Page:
Google data reveals a significant drop in movement in India during COVID-19 times
There was a 77 per cent decrease in people's movement at retail and recreational places in India at the end of March, along with a 65 per cent drop at grocery and pharmacy locations, according to Googles first ‘COVID-19 Community Mobility Report.
Google is now offering user location data to help public health officials spot increase or decrease of movement across high-level categories of places, to help them flatten the curve of coronavirus pandemic.
While there were a 57 per cent decrease in people's movement at parks, India saw a 71 per cent drop in mobility at places like public transport hubs such as subway, bus, and train stations.
The decrease at workplaces was noticed at a 47 per cent while there was a 22 per cent increase in residential areas, as people stayed home.
The Google baseline is the median value, for the corresponding day of the week, during the 5-week period (like Jan 3–Feb 6, 2020).
The community mobility reports are now available for 131 countries, including India.
"The reports show trends over several weeks with the most recent data representing approximately 2-3 days ago—this is how long it takes to produce the reports," said Google.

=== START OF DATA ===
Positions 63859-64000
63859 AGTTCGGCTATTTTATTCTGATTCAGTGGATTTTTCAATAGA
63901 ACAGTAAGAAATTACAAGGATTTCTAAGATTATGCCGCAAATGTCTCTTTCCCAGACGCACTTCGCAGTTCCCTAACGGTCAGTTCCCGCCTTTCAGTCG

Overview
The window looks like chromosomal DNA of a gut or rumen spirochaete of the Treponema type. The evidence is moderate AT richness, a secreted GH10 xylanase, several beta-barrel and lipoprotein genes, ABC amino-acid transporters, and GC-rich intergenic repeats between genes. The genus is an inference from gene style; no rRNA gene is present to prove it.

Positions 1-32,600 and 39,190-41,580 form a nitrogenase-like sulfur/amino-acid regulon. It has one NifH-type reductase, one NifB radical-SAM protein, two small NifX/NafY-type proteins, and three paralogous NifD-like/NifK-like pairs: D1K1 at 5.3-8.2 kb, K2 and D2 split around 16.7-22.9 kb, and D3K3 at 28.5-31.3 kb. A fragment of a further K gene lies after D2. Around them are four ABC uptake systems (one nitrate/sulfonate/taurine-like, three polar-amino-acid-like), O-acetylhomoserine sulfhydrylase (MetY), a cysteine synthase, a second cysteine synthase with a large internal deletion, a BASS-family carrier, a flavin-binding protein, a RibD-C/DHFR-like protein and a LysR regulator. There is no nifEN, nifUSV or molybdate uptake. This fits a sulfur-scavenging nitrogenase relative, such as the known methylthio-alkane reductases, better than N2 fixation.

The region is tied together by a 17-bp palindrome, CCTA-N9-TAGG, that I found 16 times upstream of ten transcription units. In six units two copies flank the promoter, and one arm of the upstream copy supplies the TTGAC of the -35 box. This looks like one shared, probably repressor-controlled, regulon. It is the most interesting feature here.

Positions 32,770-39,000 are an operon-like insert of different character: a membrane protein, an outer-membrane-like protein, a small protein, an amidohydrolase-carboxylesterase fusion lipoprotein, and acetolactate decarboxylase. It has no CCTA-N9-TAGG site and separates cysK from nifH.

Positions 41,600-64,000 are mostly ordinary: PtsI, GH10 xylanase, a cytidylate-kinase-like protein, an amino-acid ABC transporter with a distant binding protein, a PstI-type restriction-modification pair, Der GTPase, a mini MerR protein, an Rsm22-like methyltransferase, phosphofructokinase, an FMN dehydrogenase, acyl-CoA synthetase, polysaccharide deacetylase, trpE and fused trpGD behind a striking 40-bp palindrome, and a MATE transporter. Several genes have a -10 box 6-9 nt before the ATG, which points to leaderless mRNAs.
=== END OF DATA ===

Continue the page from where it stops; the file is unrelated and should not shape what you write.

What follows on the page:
Google said it calculated these insights based on data from users who have opted-in to Location History for their Google Account, so the data represents a sample of our users.
"As with all samples, this may or may not represent the exact behaviour of a wider population," said the company.
The reports use aggregated, anonymized data to chart movement trends over time by geography, across different high-level categories of places such as retail and recreation, groceries and pharmacies, parks, transit stations, workplaces, and residential.
"We'll show trends over several weeks, with the most recent information representing 48-to-72 hours prior. While we display a percentage point increase or decrease in visits, we do not share the absolute number of visits," according to Google.
To protect people's privacy, no personally identifiable information, like an individual's location, contacts or movement, is made available at any point, said the tech company.
This information could help officials understand changes in essential trips that can shape recommendations on business hours or inform delivery service offerings.
Similarly, persistent visits to transportation hubs might indicate the need to add additional buses or trains in order to allow people who need to travel room to spread out for social distancing.
"Ultimately, understanding not only whether people are traveling, but also trends in destinations, can help officials design guidance to protect public health and essential needs of communities," said Google.
*Edited from an IANS report